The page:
The story of a Cooper T39 sports car that Sir Jack exported to Australia
Images courtesy of Bonhams
Original Cooper T39 ‘Bobtails’ are highly sought after. Of course that owes much to them being a product of the legendary Cooper Car Company. Further to that, the T39 Bobtail represented Cooper turning its considerable fire onto sports car racing, wherein the car had much success in several territories. In addition the elegant car is rare – it’s thought that only around 50 Bobtails were built and that only half of them survive today.
Topping all this off, this 1959 1.5-litre Climax-powered T39 to be auctioned at the Amelia Island Auction on March 7 has, as part of its extensive racing history, a direct link with three-time Formula 1 world champion Sir Jack Brabham – who took his first two F1 titles with the Cooper team. This T39 is expected to go for between £150,000 and £180,000.
After being formed in 1947, Cooper first dominated Formula 3 racing then began building Formula 2 cars. In 1955 it started to build sports cars with the T39 Bobtail – so called as its aero theory meant its bodywork cut off suddenly after the rear wheels (though the redoubtable John Cooper used to jest it was so it could fit into their transporters…).
As noted the Bobtails enjoyed great success, and this particular Bobtail for auction has a close association with none other than the late Sir Jack Brabham.
His link to the T39 is extensive. Sir Jack paired with Ian Raby finished 15th overall – and third in class – in a Bobtail in 1957’s Le Mans 24 Hour race. And a year earlier Charles Cooper asked Brabham to ship a T39 to Black Jack’s homeland Australia so it could be introduced to the country’s racing scene in November’s Australian Tourist Trophy.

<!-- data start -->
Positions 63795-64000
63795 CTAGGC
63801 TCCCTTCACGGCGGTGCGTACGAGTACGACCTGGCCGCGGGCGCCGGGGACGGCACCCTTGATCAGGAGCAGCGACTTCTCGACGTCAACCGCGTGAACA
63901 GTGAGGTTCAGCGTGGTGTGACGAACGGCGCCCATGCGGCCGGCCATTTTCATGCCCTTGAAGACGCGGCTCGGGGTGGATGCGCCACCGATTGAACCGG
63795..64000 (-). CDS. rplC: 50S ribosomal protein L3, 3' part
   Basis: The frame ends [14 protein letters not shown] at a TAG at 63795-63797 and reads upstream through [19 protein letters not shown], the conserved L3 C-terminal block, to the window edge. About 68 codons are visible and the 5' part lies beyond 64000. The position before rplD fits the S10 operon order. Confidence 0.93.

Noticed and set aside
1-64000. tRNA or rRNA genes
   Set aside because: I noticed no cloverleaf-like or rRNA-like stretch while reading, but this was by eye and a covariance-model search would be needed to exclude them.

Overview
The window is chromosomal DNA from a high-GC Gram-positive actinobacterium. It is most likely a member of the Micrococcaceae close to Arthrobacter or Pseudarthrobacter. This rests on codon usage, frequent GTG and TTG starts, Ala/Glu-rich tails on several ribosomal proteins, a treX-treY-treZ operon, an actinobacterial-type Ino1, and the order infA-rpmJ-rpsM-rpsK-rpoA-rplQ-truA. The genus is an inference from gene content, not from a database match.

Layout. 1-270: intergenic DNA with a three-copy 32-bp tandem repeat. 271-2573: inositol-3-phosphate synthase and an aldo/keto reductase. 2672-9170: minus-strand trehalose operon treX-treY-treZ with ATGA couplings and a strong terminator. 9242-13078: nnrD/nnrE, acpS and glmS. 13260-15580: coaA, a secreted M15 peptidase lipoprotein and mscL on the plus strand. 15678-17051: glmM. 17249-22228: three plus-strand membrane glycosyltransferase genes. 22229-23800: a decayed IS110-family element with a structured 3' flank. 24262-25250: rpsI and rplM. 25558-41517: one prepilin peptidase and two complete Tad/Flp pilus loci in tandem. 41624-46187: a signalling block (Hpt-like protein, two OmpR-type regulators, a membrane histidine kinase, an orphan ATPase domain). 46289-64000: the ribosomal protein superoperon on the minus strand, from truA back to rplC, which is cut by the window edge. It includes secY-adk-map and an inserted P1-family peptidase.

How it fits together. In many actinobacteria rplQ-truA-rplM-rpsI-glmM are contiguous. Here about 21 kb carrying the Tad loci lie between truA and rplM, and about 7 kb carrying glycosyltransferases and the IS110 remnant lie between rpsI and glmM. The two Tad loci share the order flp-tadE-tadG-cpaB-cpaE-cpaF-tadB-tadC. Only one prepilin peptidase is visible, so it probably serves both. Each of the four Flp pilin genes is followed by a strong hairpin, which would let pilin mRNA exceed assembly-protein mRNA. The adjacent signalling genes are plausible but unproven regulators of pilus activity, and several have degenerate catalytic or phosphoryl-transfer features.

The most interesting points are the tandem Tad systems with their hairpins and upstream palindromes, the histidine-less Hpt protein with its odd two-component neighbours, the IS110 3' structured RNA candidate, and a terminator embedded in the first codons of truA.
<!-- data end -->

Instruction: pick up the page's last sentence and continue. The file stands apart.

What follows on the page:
A friend of Sir Jack’s, skilled amateur racer and Australian hillclimb champion Bill Patterson, learnt of the plan and asked Brabham to bring him a T39 too, and as was the case with Brabham’s one with an upgraded Coventry-Climax FWB 1460cc engine. Brabham mused years later that, such was the short supply of T39s, he had to intercept a model destined for America on Patterson’s behalf; indeed when it arrived in Australia it was painted in white and blue-striped livery meant for the Briggs Cunningham team. This is the very T39 going under the hammer.
Patterson managed to roll this T39 on the first lap of his race debut in the Tourist Trophy but went onto have success with it, starting in the meet’s second weekend with a class win and third place overall race finish. In the 1957 Victoria Tourist Trophy he took another third place and class win then he bagged second place in the 1957 NSW South Pacific Championship at Mount Panorama.
Come 1958 he only raced the T39 three times but still managed a class win and second overall at the Victorian Hill Climb Championship, smashing the class record by four seconds.
Patterson then sold the car to Alan Jack who raced it occasionally in 1959 and ’61, finishing fifth in the ’59 Australian Grand Prix and seventh – behind five other Coopers in the top six – in the 1961 iteration of the race. In the car’s final race before retirement Jack took another class win, and fourth place overall, back in the Australian Tourist Trophy.
The car then passed through several owners before having a stint at a rural auto museum in Western Australia. It was there that the present owner discovered the car and its history. Much of the original car was present; among other things the original chassis with number plate, driver’s seat, steering wheel and instruments. The owner replaced the original fragile ERSA gearbox with a Volkswagen unit and as part of an extensive restoration refreshed the engine and cylinder heads, rebuilt the carburettors as well as replaced the rims, uprights, brake pads among many other things.
To enter it in vintage racing a roll cage was added too, and the T39 took part regularly in vintage meetings from 2009 to ’15, and although it was damaged therein a new body was made to exact specifications using another T39.
It was racing as recently as last December and is ready to return to the track, with it eligible for the likes of the Goodwood Revival and Le Mans Classic.